Bassett rules the waves in Nicaragua

Holly Bassett in action at the worlds
Holly Bassett in action at the worlds

When Holly Bassett, a 16-year-old from West Wittering, left to take on the waves of Nicaragua, she was Britain’s youngest Paddle-surfing champion. Now she’s ranked 11th in the world.

The talented teenager won her first British title last October and was invited to compete in the International Surfing Association Paddle-Boarding World Championships in the Pacific resort of La Boquita.

The week-long event brings the world’s top paddle-surfers to one shore and despite being the youngest in her discipline, Bassett was on top form, finishing as the 11th best female in the world.

As well as some of the sport’s biggest names, the teenager also competed alongside six other British athletes including former British champion Maria Buchanan.

Bassett, who celebrated her 16th birthday while in Nicaragua, said: “I was the youngest. Most were professionals from countries like America and Australia and they have access to some great waves all the time.

“It was a really good experience to meet them and I learned and improved so much while I was there. It was a really good thing to compete at their level.”

Following an impressive opening ceremony in the streets of Granada, each country was seeded and split into heats of 15-20 minutes.

Bassett’s first heat was against the 2013 world champion Nicole Pacelli as well as the top-ranked Costa Rican surfer Jenny Kalmback.

Despite the gulf in experience the teenager made it through three days of heats going through the reportage stage to finish in a spectacular 11th place.

Bassett, already British women’s and junior champion, started paddle-surfing at a young age with her dad Simon, owner of local water-sports company X-Train.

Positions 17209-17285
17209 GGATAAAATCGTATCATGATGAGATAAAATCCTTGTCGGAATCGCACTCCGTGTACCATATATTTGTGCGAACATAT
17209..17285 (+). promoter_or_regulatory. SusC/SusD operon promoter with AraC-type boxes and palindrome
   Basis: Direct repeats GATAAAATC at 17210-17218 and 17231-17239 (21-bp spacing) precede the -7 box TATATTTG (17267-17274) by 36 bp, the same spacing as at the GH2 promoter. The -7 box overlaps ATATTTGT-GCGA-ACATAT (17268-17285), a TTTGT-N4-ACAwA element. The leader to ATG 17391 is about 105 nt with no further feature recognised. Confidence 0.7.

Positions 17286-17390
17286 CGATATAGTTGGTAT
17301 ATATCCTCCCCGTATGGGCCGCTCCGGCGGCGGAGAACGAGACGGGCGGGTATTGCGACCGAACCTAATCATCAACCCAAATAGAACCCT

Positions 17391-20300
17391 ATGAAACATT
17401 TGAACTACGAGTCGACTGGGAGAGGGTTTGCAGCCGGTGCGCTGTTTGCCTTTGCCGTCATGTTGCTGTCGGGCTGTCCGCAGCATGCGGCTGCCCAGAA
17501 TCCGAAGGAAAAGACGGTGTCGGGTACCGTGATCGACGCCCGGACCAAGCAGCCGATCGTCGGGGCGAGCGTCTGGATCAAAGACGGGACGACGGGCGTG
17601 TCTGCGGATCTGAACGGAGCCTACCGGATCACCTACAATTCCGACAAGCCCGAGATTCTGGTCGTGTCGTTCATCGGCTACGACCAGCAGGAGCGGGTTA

He was delighted with her performance, saying: “It was a hard contest but it was a great experience for her and she had a really good time out there. I honestly don’t think she could have got any higher in the rankings – she was absolutely brilliant.”

The pair have seen the popularity of the sport increase dramatically since it first gained recognition in 2005.

It is believed to have originated in the pacific island of Hawaii but gained much of its popularity in California where a couple began producing and selling equipment to locals and tourists.

Paddle-boarding in this country has seen a meteoric rise, with places such as Cornwall and West Wittering now important hubs for the sport.

But Bassett is now looking to put paddle-surfing and the excitement of the worlds to the back of her mind and is already back at Seaford College, where she will take her GSCEs.

Asked how her friends had reacted to her efforts, she said: “They think it’s really cool! They were watching it on the live stream and some of them even stayed up past 11. It’s such a high out there on the water but it’s definitely nice to be back to normal.”

The youngster has one eye on retaining her British title and is already hoping to be on the plane to next year’s World Championships, saying: “I’m just thinking about my exams now and then after that it’s back to training. I really want to retain my title of British champion so I can go back to the worlds again next year.

“There may be a little added pressure as there will be some new up-and-coming people this year but I’m going to train hard and hopefully keep progressing.”